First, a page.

Asian shares mostly fall on global recession fear

Asian shares mostly fall on global recession fear

Hong Kong: Asian stocks fell Monday, extending big losses from last week, as traders fretted over the possibility of a new global recession while in Tokyo exporters tumbled due to concerns over the strong yen.

Brent oil also fell amid news of intense fighting in Tripoli, where rebels said they were a “few hours" from taking the Libyan capital after months of stalemate with Moammar Gadhafi’s forces.

And gold hit a new record high as traders seek out somewhere safe to keep their money.

Tokyo fell 1.04%, or 91.11 points, to 8,628.13, its lowest level since 15 March, days after the devastating earthquake-tsunami.

Seoul shed 1.96%, or 34.18 points, to close at 1,710.70 and Sydney lost 0.48%, or 19.6 points, to 4,082.3.

Shanghai closed 0.73%, or 18.50 points, lower at 2,515.86 but Hong Kong staged a late revival and ended up 0.45%, or 86.95 points, at 19,486.87.

The broad losses followed a huge sell-off last week, which was caused by growing pessimism about the outlook for the United States and eurozone.

Those fears sent the yen soaring Friday to a record 75.95 against the dollar.

The greenback’s slump beat its previous post-World War II low of 76.25, which it reached days after the 11 March earthquake and tsunami hit Japan.

In morning European trade the dollar fetched ¥76.76 on expectations the government will intervene in the forex markets, but the rise was not enough to placate traders, who sold exporters.

Toyota Motor tumbled 2.45%, Honda Motor slumped 2.53% and Sony fell 1%.

“At this level, we will still see funds flowing out of exporters and into domestic demand-related stocks," Takuya Yamada, senior portfolio manager at ITC Investment Partners, said.

The Japanese currency, seen as a safe-haven unit together with the Swiss franc, has attracted purchases amid the deepening concern over faltering growth in the United States and the eurozone’s debt crisis.

Local media reported over the weekend that Japanese authorities are ready to take action against a further surge in the yen, including market intervention. The reports said the central bank is also considering further monetary easing.

Finance Minister Yoshihiko Noda stepped up his rhetoric Monday against the yen’s rise. “I’m worried that recent one-sided yen moves have been strengthening," Noda said, according to Dow Jones Newswires.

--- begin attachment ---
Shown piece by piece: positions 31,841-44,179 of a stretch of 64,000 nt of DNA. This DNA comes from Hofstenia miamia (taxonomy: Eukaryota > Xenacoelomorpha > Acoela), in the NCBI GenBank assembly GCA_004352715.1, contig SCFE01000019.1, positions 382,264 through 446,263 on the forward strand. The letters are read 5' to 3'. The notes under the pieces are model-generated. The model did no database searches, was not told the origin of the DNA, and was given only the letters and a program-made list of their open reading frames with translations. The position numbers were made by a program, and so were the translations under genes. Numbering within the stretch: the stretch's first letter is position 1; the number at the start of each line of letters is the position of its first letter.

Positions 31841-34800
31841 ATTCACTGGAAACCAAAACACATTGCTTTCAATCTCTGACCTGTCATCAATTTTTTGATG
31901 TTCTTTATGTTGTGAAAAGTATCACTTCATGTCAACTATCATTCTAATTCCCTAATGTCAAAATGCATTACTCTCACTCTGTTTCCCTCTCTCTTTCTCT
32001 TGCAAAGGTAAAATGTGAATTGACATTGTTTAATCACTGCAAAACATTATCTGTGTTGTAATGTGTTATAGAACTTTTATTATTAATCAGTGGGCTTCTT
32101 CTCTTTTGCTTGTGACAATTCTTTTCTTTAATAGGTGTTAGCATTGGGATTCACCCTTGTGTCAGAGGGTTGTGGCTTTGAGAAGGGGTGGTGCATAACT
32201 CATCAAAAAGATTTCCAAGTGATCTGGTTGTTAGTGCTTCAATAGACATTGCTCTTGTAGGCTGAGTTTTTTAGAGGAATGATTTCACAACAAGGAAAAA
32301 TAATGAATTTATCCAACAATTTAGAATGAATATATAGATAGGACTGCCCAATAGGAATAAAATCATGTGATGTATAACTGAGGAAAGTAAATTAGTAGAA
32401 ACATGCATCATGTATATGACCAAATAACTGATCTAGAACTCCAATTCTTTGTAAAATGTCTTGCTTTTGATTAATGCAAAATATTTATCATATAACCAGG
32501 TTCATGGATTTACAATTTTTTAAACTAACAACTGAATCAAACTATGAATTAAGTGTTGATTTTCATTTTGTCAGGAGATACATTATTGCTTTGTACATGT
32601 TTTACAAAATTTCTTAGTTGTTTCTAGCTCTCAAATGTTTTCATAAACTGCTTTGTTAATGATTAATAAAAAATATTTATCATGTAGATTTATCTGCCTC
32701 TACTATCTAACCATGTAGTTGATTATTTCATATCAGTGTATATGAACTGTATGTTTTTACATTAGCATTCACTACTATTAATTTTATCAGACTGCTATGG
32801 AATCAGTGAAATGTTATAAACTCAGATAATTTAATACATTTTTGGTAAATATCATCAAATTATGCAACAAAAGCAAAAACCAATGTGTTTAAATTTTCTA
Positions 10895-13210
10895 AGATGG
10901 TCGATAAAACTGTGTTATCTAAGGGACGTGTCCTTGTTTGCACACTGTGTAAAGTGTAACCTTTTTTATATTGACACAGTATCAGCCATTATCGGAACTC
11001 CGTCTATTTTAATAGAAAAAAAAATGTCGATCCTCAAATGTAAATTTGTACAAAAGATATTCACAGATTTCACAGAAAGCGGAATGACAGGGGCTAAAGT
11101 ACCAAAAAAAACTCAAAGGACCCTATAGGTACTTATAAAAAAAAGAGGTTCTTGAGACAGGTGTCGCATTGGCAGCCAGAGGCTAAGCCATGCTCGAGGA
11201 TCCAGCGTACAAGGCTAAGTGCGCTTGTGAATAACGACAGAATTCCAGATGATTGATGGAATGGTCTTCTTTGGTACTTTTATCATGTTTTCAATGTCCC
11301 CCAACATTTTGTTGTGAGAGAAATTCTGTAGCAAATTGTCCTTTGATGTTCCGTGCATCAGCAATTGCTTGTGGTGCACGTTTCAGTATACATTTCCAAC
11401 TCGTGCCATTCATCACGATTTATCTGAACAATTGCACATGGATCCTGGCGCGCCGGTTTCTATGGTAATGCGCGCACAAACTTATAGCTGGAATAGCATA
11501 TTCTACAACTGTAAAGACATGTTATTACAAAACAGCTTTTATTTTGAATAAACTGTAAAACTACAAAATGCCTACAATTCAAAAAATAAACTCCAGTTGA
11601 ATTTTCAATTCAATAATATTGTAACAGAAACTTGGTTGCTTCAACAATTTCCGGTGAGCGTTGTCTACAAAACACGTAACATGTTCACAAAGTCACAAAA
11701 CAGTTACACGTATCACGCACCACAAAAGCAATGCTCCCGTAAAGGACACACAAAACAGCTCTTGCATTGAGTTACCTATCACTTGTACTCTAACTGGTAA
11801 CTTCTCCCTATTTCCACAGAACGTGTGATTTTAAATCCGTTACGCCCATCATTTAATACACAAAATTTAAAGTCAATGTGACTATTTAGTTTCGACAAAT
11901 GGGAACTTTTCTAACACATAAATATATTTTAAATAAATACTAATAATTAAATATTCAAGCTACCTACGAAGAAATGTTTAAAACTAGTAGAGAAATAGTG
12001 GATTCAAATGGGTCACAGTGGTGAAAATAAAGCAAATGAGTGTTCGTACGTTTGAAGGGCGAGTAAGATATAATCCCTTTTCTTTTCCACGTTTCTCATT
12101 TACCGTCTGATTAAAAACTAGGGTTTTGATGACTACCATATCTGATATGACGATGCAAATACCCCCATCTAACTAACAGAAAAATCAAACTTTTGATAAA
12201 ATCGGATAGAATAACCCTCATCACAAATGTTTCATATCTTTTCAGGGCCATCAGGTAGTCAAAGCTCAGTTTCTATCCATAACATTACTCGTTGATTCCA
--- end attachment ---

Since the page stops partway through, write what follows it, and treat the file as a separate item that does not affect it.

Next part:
“I will take decisive actions if necessary without excluding any possible measures, while watching even more closely if there are any speculative movements," he told reporters.

Against the Swiss unit, the greenback firmed to 0.7866 francs from 0.7849 in New York.

The Swiss currency strengthened to 1.1323 per euro, compared with 1.1381 francs late Friday in Tokyo.

The euro edged down to $1.4397 from $1.4398. The European common currency was up at ¥110.55 against ¥110.15.

Dealers were looking ahead to a speech by US Federal Reserve chairman Ben Bernanke scheduled on Friday for any clues to the central bank’s plan to tackle the economic troubles.

The Dow on Friday shed 1.57%, down 172.93 points to close at 10,817.65. That followed drops in Europe, which extended the previous day’s losses.

However, in early European trade Frankfurt, London and Paris were all higher amid bargain-buying.

Brent crude plunged in Asian trade Monday as traders eyed the possible impact of a rebel victory in Tripoli.

Brent North Sea crude for October delivery dived $2.74 to $105.88 a barrel from Friday’s close.

New York’s main contract, light sweet crude for September delivery slid 78 cents to $81.48 a barrel after rising to above $83 in early morning trade driven partly by concerns over US oil demand.

Before the rebellion began, around 85% of Libya’s daily 1.49 million barrel production went to Europe and Brent has come under selling pressure as a resolution of the crisis will likely see more supplies to the European markets.

Libyan rebels surged into Tripoli Sunday in a final drive to oust Moammar Gadhafi as they seized swathes of the capital and arrested the strongman’s son, Seif al-Islam.

However, senior rebel figure Mahmud Jibril said there were still pockets of resistance in and around Tripoli and warned his forces to be cautious.

“The fight is not over yet," he said on rebel television Al-Ahrar. “God willing, in few hours our victory will be complete."

Gold closed in Hong Kong at a new record high of $1,885.00-$1,886.00 an ounce, up from its Asian close on Friday of $1,862.00-$1,863.00.